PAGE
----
Show some respect

graffiti.jpgI’m sure you’ve heard it and you might have even said it yourself.

“Teenagers have no respect these days.”

Is that really the case or have we forgotten our own teenage years? Are you a teenager? What are your thoughts when people make blanket statements like that?

Joan Grosser returned to the Morning Programme on 98.5 Sonshine FM today and we tackled the issue of teenagers and respect.

The Basis of Character – the quality of your character and that of your children is best exemplified by the presence or absence of three attributes: respect, honour, and honesty. These are action terms. Having an attitude of respect, honour, and honestly is not enough; there must be an ongoing demonstration of the three.

Respect, honour and honesty are critical fibres in the moral fabric of our being. To respect others is to honour them and to honour them is to live honestly before them. The parent’s job is to take the intangible concepts of respect, honour and honesty and make them tangible – to take their abstract meanings and make them concrete. – Gary Ezzo

If you’d like to hear this morning’s segment just click play on the audio player in this post.

I’d really enjoy hearing what you have to say. Is the perceived lack of respect just a problem for today’s teens or have we failed to model and teach respect? How do we show our children how to respect others? Is respect only something we display to those we feel have earned it or is it something deeper than that?

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About the author

Rodney Olsen

Rodney is a husband, father, cyclist, blogger and podcaster from Perth Western Australia.

He previously worked in radio for about 25 years but these days he spends his time at Compassion Australia, working towards releasing children from poverty in Jesus' name.

The views he expresses here are his own.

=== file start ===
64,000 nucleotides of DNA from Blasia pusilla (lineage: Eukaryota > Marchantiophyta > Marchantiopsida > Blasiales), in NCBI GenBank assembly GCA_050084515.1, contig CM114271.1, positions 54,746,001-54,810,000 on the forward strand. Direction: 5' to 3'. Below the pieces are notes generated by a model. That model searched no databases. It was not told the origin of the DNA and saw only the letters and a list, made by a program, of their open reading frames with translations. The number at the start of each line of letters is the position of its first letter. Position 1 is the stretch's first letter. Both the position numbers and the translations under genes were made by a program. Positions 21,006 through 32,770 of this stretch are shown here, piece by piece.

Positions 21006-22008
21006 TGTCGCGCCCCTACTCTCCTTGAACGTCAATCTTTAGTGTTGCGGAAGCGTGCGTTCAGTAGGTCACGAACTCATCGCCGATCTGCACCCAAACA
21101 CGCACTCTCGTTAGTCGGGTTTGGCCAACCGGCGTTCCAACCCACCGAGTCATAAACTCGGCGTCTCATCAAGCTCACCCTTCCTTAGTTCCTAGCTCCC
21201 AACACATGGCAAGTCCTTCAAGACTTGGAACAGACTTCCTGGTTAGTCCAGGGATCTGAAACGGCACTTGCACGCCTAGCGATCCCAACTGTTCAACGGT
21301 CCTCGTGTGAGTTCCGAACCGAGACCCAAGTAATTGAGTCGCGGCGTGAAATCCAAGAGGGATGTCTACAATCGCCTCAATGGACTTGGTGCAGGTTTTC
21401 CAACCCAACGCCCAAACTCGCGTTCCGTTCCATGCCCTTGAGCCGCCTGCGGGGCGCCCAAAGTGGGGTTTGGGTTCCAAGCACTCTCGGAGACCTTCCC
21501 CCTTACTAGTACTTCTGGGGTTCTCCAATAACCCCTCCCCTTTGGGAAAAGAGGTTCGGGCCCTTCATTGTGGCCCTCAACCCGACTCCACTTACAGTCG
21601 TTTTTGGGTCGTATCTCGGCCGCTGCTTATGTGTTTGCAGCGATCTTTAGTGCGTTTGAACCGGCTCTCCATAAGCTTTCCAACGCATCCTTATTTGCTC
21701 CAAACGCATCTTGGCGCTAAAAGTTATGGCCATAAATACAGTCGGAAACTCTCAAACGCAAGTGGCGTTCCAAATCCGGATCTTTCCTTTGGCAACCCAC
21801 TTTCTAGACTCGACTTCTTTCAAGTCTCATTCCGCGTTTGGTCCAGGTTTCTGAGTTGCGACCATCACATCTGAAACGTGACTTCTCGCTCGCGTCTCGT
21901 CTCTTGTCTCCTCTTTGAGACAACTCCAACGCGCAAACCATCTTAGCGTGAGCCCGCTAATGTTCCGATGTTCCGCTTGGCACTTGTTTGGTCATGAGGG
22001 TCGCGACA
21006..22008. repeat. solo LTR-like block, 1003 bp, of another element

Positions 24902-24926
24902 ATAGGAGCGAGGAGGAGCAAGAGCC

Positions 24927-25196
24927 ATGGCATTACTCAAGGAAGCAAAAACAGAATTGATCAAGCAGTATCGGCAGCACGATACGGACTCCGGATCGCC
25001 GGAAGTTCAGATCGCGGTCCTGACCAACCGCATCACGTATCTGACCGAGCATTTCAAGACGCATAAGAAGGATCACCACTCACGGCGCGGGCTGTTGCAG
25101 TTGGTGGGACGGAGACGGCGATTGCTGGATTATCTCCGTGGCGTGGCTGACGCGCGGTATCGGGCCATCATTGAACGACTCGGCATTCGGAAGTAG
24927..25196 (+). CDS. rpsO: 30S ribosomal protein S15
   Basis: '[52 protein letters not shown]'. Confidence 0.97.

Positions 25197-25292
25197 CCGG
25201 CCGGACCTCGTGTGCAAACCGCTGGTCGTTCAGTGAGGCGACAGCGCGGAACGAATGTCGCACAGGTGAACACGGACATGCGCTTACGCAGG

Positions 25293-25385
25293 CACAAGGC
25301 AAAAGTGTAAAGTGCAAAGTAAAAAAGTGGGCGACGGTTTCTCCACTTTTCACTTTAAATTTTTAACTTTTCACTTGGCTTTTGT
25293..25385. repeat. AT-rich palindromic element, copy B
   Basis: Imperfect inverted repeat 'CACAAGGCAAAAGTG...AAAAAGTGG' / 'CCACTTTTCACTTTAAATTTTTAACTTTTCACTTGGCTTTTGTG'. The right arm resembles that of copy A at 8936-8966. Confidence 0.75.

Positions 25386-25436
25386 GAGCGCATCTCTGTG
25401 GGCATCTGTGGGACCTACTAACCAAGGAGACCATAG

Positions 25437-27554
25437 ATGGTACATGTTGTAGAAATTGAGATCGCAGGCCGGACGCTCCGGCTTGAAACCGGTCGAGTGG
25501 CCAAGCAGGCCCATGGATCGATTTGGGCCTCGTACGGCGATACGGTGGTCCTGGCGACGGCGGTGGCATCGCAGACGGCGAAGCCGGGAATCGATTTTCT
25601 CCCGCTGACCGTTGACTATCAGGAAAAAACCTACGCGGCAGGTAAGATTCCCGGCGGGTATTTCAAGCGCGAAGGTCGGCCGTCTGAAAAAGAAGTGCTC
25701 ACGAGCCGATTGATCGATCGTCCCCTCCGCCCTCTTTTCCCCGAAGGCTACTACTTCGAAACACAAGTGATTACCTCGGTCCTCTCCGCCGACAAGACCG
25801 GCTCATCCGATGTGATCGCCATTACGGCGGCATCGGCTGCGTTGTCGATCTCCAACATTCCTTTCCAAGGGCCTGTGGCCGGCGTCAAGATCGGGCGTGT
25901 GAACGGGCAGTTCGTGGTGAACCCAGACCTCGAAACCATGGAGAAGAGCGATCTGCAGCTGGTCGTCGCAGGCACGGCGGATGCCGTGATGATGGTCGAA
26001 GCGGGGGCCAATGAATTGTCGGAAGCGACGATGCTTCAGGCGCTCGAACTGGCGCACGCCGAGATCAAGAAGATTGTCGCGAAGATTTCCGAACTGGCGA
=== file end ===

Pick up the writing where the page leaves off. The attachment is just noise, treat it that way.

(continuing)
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  • It’s hard to judge just how much teenage behaviour has changed or worsened when we get so many “bad news” stories in our faces all the time – but if it was really as bad as Today Tonight and the likes claim wouldn’t there be constant looting in the streets??

    As for respect, I think it should be like the presumtion of innocence: you get it first up, but lose it if you’re proved not to be deserving. I think too mnay of us arrogantly assume that the people around us have to earn our respect while forgetting that the same must also apply to us. People who want you to earn their respect often aren’t worth the trouble.

  • So right. A big part of our discussion this morning was about respect being mutual. We may have different roles but respect nedds to be give and take regardless of our age or position.

  • I think the general lack of respect is a major cause of problems in society. The Mullaloo Beach riots for example, where some people pelted bottles and rubbish at 2 police officers, shows a disgraceful lack of respect. Even the road toll in WA shows a lack of respect for rules, safety, speedlimits, seatbelts (safety equipment) and the fact that cars are dangerous machines… and need to be treated as such.
    I try to live my life by ‘Peter’s 4 golden rules’. These are: “Respect, Safety, Lawfulness and Participation.” There’s an explanation on each one but I wont go into it here…
    I learnt these ‘rules’ in Queensland at an Outdoor Education Centre in Boonah where I did some training when I was a youth worker. I’ve ‘preached’ them around the country ever since. They’ve been stables in my youth leadership training seminars and my training manuals. They’ve featured at The Salvos’ Beyond the Classroom seminars. I’ve now started to try to teach them to my three year old son…
    Perhaps after Joan’s segment on Sonshine today I need to start teaching them to my 5-month-old daughter too 😉

  • There is no doubt, that respect in the home (and later it then involves the school) needs to be taught, expected and of course, demonstrated. There is no greater teacher than our example and testimony. However, when teaching and example doesn’t work on a stubborn young person, a child even, then and there is the time to take care of the issue. Often I see parents even laugh off the problem, creating confusion and the child is never discliplined correctly, and naturally never learns.
    Then, for some odd reason, parents of teens can’t understand what happened to their cutie, and start realizing, perhaps a little too late, there is no respect for their authority nor others authority.

    I think historically, this is something that has been gradually watered down in our societies – less and less respect in each generation.

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